I’ve been an avid reader from as far back as I can remember. In fact, I think one of my first words was newspaper. Today I still remember those books like old friends. When I was in the first grade, I’d already read my way through all the first grade reading books when my teacher, Sister Mary Tobias read us a chapter of Little House in the Big Woods during story time. I was enchanted by the story of Laura and her sisters living with their parents in rural Wisconsin in the nineteenth century. I couldn’t wait to get my own copy of the book from Scholastic. Here was a story about a little girl like me, someone I could relate too even though we lived in different centuries. Little House in the Big Woods was the first ‘real’ book that I read over and over again. I even tried to make maple syrup candy with snow like Laura and Mary!
As I grew older, Laura did too as I devoured the rest of the books in the series, Little House on the Prairie, On the Banks of Plum Creek, Little Town on the Prairie, The Long Winter, By the Shores of Silver Lake, and finally These Happy Golden Years. I even enjoyed Farmer Boy, even though it was about Laura’s husband Almanzo and his childhood growing up in rural upstate New York. I remember how sad I was when the series ended and how happy to find out that there was one last book, The First Four Years about Laura’s marriage to her beloved ‘Manly.’ Reading these books opened a whole new world to me, and started my life long love with American History.
I learned what a harsh life it was on the Prairie in the 1880’s, and how easily things could go wrong. I sobbed when Mary went blind; bit my nails when the Ingalls family suffered through the long harsh winter on the South Dakota prairie, I was fascinated by her struggles as a sixteen year old school teacher in a one room schoolhouse in the middle of nowhere. Laura and her family became my friends. I knew them as well or better than I knew my own family. Although other writers and stories captured my attention, Nancy Drew, the stories of Madeleine L’Engle, I never forgot my initial infatuation with Half-Pint and the Ingalls family. I read every biography that I could find on Laura, to learn more about this woman who’s books first captured my imagination.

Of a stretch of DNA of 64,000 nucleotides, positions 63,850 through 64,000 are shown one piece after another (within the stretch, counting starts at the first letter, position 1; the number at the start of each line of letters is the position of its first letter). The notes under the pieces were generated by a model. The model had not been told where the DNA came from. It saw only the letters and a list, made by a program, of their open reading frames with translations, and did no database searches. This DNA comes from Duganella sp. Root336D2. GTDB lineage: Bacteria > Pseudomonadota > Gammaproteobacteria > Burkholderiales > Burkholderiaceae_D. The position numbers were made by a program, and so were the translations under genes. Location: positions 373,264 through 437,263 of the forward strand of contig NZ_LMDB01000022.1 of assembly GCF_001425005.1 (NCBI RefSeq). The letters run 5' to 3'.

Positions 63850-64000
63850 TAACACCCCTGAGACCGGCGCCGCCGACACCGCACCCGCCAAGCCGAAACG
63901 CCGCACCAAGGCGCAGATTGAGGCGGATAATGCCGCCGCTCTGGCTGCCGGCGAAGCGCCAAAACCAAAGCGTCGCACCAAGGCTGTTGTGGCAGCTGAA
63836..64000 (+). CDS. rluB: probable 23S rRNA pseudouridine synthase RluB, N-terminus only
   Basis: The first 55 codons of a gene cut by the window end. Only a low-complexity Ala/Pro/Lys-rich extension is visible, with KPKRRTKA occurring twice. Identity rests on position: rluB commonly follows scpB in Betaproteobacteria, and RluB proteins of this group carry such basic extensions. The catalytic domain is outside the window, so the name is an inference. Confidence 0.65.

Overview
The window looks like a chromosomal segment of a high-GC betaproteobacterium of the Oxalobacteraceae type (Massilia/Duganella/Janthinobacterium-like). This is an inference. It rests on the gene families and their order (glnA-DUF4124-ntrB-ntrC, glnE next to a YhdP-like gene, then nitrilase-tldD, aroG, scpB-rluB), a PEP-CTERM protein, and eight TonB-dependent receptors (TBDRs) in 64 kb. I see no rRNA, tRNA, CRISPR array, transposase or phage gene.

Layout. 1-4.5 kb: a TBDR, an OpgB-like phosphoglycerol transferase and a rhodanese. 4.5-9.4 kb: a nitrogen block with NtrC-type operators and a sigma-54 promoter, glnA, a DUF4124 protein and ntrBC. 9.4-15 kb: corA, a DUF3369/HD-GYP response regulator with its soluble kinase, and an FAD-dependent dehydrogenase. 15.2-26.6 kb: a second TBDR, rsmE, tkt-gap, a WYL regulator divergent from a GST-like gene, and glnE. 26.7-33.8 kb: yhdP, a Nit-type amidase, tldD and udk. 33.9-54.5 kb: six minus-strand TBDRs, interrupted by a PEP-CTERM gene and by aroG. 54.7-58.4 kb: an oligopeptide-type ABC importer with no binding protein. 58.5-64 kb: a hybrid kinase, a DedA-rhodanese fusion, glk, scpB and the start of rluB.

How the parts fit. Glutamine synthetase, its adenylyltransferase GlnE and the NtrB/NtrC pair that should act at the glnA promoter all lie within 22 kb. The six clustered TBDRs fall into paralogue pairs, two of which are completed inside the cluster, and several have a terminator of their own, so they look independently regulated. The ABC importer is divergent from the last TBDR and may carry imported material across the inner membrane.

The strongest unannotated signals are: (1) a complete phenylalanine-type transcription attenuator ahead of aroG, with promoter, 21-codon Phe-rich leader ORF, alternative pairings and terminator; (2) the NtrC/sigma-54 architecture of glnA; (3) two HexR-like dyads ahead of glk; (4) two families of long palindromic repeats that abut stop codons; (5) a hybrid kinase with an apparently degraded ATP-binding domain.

I later learned that Laura had been in her seventies when she finally set down the stories of her family on paper. She wrote simply to preserve tales of a lost era in American history, the pioneer period, which she lived through and wrote about vividly. By the time she finished writing the nine volume series, she had left us an invaluable portrait of life in Wisconsin, Minnesota, South Dakota and Kansas at the turn of the century. Since her death in 1957 at the age of ninety, the Little House books have never been out of print and have continued to entertain readers for over fifty years.
Carolyn See in her marvelous book Making a Literary Life (a must read for every writer) suggests writing a note every day to a writer you admire and you inspires you to write. If I could write a note to Laura Ingalls Wilder, I would tell her that she made me want to be a writer, to tell stories that were as exciting as the Little House books were for me.